Would-be buyers might be well advised to purchase a detector from an authorized dealer or the factory and not from a multi-item sales outlet where salespeople generally know little about the operation and capabilities of detectors. If possible, it's best to try a detector out before purchasing it to make certain that operation of the controls is fully understood. The instruction books are easy to understand, however, and knowledge of electronics is not required.
The type of detector needed depends on what it is to be used for. Casual searching, where items are not likely to be buried too deeply, usually requires only a relatively inexpensive instrument with discrimination capability for trashy areas. Searching for deeply buried material, such as Civil War relics, is best accomplished with the more expensive, deeper-probing instruments.
Anyone considering the purchase of a detector might first do some reading to learn what the hobby encompasses. The "bible" in the field is Charles Garrett's "Successful Coin Hunting" (Dallas: RAM Publishing Company, $6.95). Written by an established treasure hunter, who is also a metal detector expert, it offers hundreds of tips on where to search, and describes research sources, types of detectors, their operating characteristics, and what can be expected of each.
There are also several magazines devoted to the metal detecting hobby which are sold on newsstands. They describe finds made by readers, give how-to tips, and tell where to product literature and catalogs from leading detector manufacturers. Typical titles are "Western and Eastern Treasures," "Treasure Found," and "Treasure."
Do detector users automatically have the right to search wherever they like? Certainly not. Permission must always be obtained before searching on private property. In some foreign countries, a nominal license fee is charged for the privilege of operating a detector on public lands.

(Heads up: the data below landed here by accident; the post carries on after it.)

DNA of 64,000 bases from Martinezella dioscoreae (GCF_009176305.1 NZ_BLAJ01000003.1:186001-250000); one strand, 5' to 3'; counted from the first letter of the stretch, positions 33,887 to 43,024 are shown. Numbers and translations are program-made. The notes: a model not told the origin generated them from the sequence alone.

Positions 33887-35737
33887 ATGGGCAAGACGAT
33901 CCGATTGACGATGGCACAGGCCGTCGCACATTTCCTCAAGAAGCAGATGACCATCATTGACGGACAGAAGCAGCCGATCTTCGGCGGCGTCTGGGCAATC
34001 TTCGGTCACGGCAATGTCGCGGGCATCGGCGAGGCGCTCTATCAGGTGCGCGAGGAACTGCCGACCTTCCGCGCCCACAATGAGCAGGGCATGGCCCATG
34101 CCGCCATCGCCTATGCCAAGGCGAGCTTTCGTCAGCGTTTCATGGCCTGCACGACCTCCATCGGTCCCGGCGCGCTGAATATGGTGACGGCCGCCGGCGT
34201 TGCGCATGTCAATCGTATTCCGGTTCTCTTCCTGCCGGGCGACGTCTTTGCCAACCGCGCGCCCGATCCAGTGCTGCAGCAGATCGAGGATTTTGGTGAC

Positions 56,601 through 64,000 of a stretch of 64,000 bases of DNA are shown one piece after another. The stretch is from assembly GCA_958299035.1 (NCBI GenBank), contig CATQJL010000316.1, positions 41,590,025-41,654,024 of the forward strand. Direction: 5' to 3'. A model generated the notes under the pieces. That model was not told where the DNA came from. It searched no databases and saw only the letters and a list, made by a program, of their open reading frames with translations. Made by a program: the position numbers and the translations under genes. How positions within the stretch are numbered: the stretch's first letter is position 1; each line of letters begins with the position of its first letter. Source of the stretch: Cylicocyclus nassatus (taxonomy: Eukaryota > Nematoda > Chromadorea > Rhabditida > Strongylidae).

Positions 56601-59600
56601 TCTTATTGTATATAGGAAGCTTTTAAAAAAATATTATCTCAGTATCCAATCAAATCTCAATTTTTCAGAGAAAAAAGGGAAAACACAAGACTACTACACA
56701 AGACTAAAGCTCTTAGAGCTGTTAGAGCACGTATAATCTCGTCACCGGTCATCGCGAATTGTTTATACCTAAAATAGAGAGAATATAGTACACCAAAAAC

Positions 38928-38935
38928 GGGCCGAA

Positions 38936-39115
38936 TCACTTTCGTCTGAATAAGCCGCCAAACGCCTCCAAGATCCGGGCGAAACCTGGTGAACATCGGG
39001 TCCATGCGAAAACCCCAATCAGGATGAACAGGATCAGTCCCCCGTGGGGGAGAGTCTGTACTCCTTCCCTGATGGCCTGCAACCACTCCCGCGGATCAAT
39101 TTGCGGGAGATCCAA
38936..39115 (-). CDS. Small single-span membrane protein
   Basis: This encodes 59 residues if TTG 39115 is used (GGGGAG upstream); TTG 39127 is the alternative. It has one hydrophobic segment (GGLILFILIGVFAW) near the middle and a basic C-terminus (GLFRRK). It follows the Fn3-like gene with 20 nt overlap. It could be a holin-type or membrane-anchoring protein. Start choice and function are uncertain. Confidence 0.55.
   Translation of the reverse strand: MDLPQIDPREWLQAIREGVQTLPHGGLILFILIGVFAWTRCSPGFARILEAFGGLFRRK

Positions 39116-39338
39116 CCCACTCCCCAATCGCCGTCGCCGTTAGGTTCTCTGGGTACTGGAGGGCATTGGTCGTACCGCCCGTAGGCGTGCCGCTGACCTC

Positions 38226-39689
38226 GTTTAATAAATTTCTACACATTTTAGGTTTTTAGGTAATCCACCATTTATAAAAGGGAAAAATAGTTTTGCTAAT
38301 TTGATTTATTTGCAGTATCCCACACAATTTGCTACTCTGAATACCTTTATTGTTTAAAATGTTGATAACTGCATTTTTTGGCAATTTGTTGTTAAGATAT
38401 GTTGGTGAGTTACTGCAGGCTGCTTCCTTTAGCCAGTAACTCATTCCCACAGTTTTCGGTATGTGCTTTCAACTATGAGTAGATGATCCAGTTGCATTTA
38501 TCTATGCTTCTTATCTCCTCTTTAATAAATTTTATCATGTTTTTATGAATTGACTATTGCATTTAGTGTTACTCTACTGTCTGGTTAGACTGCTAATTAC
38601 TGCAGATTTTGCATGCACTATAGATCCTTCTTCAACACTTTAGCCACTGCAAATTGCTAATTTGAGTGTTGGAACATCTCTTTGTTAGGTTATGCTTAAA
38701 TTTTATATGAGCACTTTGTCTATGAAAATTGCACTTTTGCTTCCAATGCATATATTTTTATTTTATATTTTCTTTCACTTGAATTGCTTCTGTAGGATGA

In the US, national pars are usually off limits to detector owners, as are state-owned parks and beaches. The site of any state or national historic monument is also forbidden. There is generally no problem searching beaches, playgrounds, schoolyards, picnic areas, campgrounds, fairgrounds, swimming areas , and the may other similar public use locations. Depending upon how long and heavily these types of spots have been used, finds will range form a very little to a lot and from very old to quite new. For instance, a park used since 1900 will likely contain new coins and other valuables near the surface and old, potentially valuable ones at several inches' depth.
Locating unique and potentially productive locations to search is also part of the fun for aficionados. Most serious detector users spend some time perusing history books, old maps, early newspapers, andd historical society records and talking to people, trying to pin down locations where early residents lived, congregated, and played. Often, today's vacant lots were yesterday's carnival grounds. When searched with a detector, they may yield a variety of coins and other valuables.
Metal detectors can be taken almost anywhere. They're lightweight (four to five pounds). Most models can be disassembled and packed into special cases for air travel. Many enthusiasts keep them stowed in their cars for spur-of-the-moment trips to nearby areas and for vacation traveling.
Aside from the adventure of searching, some treasure hunters are mainly looking for profit. In today's sagging economy, gold and silver coins and relics more than keep up with inflation. Silver coins (pre-1964) are worth several times their face value for bullion and are commonly found.
For those who seek it, hidden treasure excites and enthralls like nothing else